• Klara Benda, Georgia Institute of Technology: "Making space for the human mind in social accounts of innovation: a distributed cognition account of the design of an open-source software platform for higher education"
  • Barton Friedland, Warwick Business School: "Agency, practices of leadership, and the roles of computational objects"
  • Merete Lie, NTNU: "Medical Imaging and the Domestication of Assisted Reproductive Technologies"
  • Anja Johansen, NTNU: "Critical engagement with science and technology in art and STS"
  • Ulrik Jørgensen, Aalborg University Copenhagen: "The design challenge to technology studies – on emergence, agency and anticipation"
  • Elena Parmiggiani, Eric Monteiro and Petter Grytten Almklov, NTNU: "Where Oil and Gas Find LoVe"
  • Eduard Aibar and Peter Dunajcsik-Maxigas: "Closure and stabilization in open source artefacts"
  •  Lea Fuenfschilling, Eawag, Duebendorf, and Bernhard Truffer, University of Lucerne: "A dynamic approach towards socio-technical change – Institutions, actors and technologies in interaction"
  •  Nils Markusson, Lancaster University and Katharine Farrell, Humboldt University of Berlin: "Constitutive tensions in geoengineering technology discourse: Explaining ambivalence differentials"
  • Philippa Boyd, University of Reading: "SCOT, construction work and the uptake of low carbon technologies"
  • Marianne Ryghaug and Helen Jøsok Gansmo, NTNU: "What can we learn from the socialization of the electric car in Norway? Thoughts on technology development, technology citizenship and public engagement with technology"
  • Felix Tilmann Vahle, Lund University, and Marc Dijk, Maastricht University: "How ‘Elektromobilität' differs from ‘Électromobilité' – An extended social constructivist perspective on electric mobility in Germany and France"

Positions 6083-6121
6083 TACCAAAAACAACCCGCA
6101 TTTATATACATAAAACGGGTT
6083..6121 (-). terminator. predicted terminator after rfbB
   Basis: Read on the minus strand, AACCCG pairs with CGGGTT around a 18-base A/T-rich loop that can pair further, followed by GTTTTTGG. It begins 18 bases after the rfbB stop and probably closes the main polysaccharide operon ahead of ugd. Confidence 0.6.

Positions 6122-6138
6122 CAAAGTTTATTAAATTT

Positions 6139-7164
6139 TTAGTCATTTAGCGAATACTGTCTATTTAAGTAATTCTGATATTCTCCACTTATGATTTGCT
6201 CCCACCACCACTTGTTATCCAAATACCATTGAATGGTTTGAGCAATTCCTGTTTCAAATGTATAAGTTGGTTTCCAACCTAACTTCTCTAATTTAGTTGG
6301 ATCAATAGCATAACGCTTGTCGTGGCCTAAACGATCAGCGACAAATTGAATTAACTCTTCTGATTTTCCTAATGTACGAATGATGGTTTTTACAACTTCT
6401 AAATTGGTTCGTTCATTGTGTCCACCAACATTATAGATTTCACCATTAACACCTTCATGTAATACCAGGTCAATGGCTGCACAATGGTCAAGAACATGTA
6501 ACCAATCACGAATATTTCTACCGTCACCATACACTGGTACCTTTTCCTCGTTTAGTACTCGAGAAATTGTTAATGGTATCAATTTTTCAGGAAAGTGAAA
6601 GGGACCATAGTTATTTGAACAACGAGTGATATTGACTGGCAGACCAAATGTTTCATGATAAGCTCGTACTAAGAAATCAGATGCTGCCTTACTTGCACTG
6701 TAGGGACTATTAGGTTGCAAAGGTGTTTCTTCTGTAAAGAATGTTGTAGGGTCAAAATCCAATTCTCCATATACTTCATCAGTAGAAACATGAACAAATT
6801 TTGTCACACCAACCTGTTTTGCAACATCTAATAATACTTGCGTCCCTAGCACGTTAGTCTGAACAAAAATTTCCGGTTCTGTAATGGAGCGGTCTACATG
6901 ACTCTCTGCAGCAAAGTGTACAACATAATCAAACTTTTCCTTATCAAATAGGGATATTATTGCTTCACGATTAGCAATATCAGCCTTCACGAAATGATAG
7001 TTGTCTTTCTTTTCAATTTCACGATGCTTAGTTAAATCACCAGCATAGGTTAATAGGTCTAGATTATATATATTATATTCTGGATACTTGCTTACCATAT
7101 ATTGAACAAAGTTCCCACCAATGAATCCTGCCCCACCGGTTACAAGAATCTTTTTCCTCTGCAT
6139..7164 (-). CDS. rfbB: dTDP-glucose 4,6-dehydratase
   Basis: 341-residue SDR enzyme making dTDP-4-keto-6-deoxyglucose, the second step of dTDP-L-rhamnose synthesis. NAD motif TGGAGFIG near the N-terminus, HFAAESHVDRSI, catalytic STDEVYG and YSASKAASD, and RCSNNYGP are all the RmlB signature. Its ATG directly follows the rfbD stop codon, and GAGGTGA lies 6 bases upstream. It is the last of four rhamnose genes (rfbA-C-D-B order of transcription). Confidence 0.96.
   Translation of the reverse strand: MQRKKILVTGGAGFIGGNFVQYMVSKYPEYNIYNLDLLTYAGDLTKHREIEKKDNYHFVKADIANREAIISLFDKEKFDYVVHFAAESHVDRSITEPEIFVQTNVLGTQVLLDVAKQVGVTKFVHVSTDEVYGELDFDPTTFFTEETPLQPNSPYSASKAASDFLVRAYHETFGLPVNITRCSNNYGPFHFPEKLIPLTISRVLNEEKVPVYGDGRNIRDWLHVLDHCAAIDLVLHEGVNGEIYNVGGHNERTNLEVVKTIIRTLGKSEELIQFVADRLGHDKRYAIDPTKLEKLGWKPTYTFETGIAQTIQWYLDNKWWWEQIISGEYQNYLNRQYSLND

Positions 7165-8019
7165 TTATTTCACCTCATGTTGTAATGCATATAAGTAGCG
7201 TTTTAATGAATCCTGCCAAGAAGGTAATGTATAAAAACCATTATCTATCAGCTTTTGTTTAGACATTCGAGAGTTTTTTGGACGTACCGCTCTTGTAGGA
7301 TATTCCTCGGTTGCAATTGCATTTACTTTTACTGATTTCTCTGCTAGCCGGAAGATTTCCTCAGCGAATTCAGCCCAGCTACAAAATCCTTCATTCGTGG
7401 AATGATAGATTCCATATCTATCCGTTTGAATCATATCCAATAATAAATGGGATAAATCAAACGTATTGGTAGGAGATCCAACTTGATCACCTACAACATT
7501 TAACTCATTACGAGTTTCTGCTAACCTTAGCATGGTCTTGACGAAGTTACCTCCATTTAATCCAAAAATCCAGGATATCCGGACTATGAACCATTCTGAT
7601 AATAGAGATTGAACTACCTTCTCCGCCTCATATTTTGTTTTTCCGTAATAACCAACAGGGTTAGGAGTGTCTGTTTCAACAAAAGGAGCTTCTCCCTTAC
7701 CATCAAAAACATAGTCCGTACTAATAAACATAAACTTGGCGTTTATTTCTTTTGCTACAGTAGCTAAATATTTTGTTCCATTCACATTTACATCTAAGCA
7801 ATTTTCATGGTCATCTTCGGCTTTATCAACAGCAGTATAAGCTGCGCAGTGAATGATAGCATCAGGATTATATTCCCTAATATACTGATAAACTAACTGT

• Ivana Damnjanović, University of Belgrade: "Are relevant social groups created equal – social construction of public transport in Belgrade"
  • Klaus S. Friesenbichler, Austrian Institute of Economic Research: "Smart grids as a social construct – Capital formation in the electricity sector of the EU"
  • Petter Almklow, NTNU Social Research: "Differences that makes a difference and machines of differentiation"
  • Søsser Brodersen and Hanne Lindegaard, Aalborg University: "'Inscripting Ability' –  Actor/artefact relations in design of Assistive Technologies"
  • Johan Gärdebo, KTH Stockholm: "The Social Construction of Remote Sensing Satellites"
  • Sara Heidenreich, NTNU: "Outreaching, outsourcing, and disembedding: How offshore wind scientists consider their engagement with the public"
  • Vidar Hepsø and Marianne Ryghaug, NTNU: "Understanding technology qualification and development as a game of ‘Snakes and ladders'?"
  • Oskar Jansson, Olof Ljungström and Daniel Normark, Karolinska Institutet, Stockholm: "Negotiating nominees: stabilizing a routine in appointing the Nobel prize in medicine or physiology"
  • Helga Sigurdardottir, Nord-Trøndelag University College and NTNU: "Preparing teachers to apply DGBL in education"
  • Knut H. Sørensen, NTNU: "Pragmatic constructivism"
  • Thomas Østerlie, NTNU Social Research: "Technological development and epistemic objects in offshore petroleum production"
  • Nina Baron, Aarhus University Copenhagen: "An ANT analysis of a LAR (Local handling of rainwater) project in a housing cooperative in Copenhagen
  • Marius Korsnes, NTNU: "Contested visions of China's offshore wind industry"
  • Håkon B. Stokland, NTNU: "The New Scandinavian Wolves: Preserving by Transforming in the Age of Biodiversity"
  • Ivar J. Tunheim, NTNU: "Understanding the road as a social constructivist phenomenon" Trine Unander, NTNU: "The Social Construction of Monster Pylons"
  • Heidrun Åm, NTNU: "Analyzing the co-production of nanotechnology regulations"